Zelensky ‘Unhappy’ With Abrams MBTs; Seeks Dozens Of F-16 Fighting Falcons To Challenge Russia

Ukrainian President Volodymyr Zelensky has voiced his dissatisfaction with the effectiveness of the Abrams tanks supplied by the United States, asserting that the small number of these tanks is insufficient to alter the battlefield dynamics in Ukraine’s favor. 

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Speaking on the sidelines of the NATO summit in Washington, Zelensky reportedly expressed his concern about the limited impact of the tanks amid the ongoing war with Russia. 

“I’m not sure that such a (small) number of tanks can change the situation in the battle,” Zelensky stated, reflecting on the strategic impact of the military aid provided by the US.

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In September 2023, the United States delivered 31 Abrams M1A1 tanks to Ukraine, a move initially seen as a potential game-changer in the ongoing war against Russian forces. However, many of these tanks have since been destroyed, raising doubts about their effectiveness in the conflict.

In May, the EurAsian Times highlighted major issues with the Abrams tanks on the battlefield. Ukrainian crews responsible for maintaining these tanks reported several problems, including insufficient armor to withstand modern weaponry such as drones, which left personnel vulnerable to attacks. One crew member noted that the tanks had become prime targets for Russian forces.

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Also, technical issues have plagued the tanks, with condensation affecting electronic components. The crews also pointed out that the tanks were not well-suited for Ukraine’s operational environment, where air power and artillery — assets Ukrainian forces lack — are crucial for clearing the battlefield before tanks and troops advance.

However, retired US Army General Mark Hertling responded to these criticisms, dismissing the concerns raised by Ukrainian soldiers.

“That’s BS,” Hertling said, countering the claim that the Abrams’ armor was inadequate for the current conflict, as threats such as exploding drones become more prevalent.

Hertling, who has extensive experience with the Abrams tanks in Europe, suggested that the Ukrainian soldiers’ complaints were exaggerated. “Some of the indicators they talked about like condensation on the instruments — that’s BS,” he stated.

Hertling emphasized that the Abrams tank was designed for European warfare, specifically with the Soviet threat in mind. He acknowledged, however, that the Abrams requires a highly trained crew to operate and maintain, a factor that complicates its use in Ukraine.

Hertling admitted that the Abrams might not have been the best choice for Ukraine, given the maintenance challenges and the need for specialized training.

Nonetheless, he noted that Kyiv had persistently requested these tanks, fully aware of the high maintenance standards required to keep them operational.

Throughout the war, Ukrainian troops have had to adapt to a variety of military systems, some more complex than others. The Abrams, particularly its engine, is known for its complexity, making maintenance a longstanding concern.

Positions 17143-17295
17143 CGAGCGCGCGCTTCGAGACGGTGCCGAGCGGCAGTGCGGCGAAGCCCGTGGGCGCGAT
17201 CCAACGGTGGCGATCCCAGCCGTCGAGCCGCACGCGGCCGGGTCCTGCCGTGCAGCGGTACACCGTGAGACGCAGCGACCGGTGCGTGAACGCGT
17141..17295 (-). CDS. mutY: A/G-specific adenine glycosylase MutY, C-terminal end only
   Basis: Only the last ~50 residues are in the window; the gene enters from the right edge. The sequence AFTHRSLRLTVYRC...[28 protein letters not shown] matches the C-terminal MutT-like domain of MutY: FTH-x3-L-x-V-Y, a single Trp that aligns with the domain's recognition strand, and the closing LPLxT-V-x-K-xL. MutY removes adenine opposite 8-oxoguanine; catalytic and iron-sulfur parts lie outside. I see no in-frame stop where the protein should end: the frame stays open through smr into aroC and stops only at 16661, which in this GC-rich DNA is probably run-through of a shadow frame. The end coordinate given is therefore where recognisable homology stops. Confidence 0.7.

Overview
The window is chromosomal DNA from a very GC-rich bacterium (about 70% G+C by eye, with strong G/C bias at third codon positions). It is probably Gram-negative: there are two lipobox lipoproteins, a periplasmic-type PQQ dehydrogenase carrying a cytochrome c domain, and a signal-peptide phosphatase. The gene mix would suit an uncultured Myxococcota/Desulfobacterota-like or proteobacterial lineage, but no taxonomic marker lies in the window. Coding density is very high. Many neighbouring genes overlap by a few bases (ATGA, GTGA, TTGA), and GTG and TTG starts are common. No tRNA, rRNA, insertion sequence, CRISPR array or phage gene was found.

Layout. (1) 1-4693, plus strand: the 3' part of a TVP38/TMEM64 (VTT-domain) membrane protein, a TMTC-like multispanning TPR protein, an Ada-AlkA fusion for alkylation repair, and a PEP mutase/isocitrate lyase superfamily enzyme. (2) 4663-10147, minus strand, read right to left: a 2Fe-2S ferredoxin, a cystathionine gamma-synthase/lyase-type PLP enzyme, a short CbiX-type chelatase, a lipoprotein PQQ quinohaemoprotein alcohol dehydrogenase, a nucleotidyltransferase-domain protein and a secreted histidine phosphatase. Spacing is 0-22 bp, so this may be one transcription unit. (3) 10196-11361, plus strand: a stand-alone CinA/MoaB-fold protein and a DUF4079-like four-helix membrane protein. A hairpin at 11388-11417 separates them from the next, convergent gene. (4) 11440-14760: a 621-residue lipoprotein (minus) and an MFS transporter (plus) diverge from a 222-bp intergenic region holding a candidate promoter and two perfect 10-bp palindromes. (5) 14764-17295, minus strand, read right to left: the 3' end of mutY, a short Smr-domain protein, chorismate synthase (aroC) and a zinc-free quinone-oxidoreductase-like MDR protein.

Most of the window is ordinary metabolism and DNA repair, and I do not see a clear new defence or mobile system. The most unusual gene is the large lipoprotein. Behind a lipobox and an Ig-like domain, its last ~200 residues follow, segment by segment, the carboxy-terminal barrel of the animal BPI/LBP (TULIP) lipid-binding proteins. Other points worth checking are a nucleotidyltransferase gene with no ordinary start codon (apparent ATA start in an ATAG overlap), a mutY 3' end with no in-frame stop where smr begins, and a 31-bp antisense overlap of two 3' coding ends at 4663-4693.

The Russians showcased a damaged M1A1 Abrams tank, which they transported from the Avdiivka region in Ukraine, at the Western military equipment exhibition in Moscow.

Ukraine Needs More Than 100 F-16 Jets

Zelenskyy underscored the urgent need for a substantial increase in the number of F-16 fighter jets provided by Western allies to counter the overwhelming air superiority of Russian forces.

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Zelenskyy emphasized that Ukraine required at least 128 F-16 jets to effectively defend its skies against Russia’s daily deployment of 300 aircraft.

“Russia uses 300 aircraft against Ukraine every day. We had a decision about 10-20. Even if it’s 50, it’s nothing. We’re defending ourselves, we need 128. That’s a fleet,” Zelenskyy declared, highlighting the critical importance of both the quantity and timing of the F-16 deliveries.

The Ukrainian Air Force previously stated that 128 fighter jets were essential to replacing Ukraine’s aging air fleet and matching Russia’s air capabilities.

So far, Ukraine’s Western allies have committed to providing approximately 85 F-16 fighter jets, but the delivery timeline for many of these jets remains uncertain.

In June, a report citing US and NATO officials indicated that Denmark, Norway, the Netherlands, and Belgium planned to deliver more than 60 US-made F-16 fighter jets to Ukraine over the summer.

However, the Ukrainian Air Force will not have a full squadron of trained pilots until the end of 2025. Only 20 Ukrainian F-16 pilots are expected to complete their training by the end of 2024, which is only half the personnel required to operate a squadron of 20 aircraft.

These commitments apart, there are logistical and training challenges that hinder immediate deployment. Ukraine called on the United States to train more of its pilots on the F-16 jets, but US officials have indicated that there was currently no capacity to accept additional pilots into the training program.

Zelenskyy stressed that without the immediate provision of 128 F-16 fighter jets, it would be challenging for Ukraine to effectively counter Russian air dominance. He pointed out that Ukraine’s allies were aware of these requirements and the strategic necessity of matching Russian air power.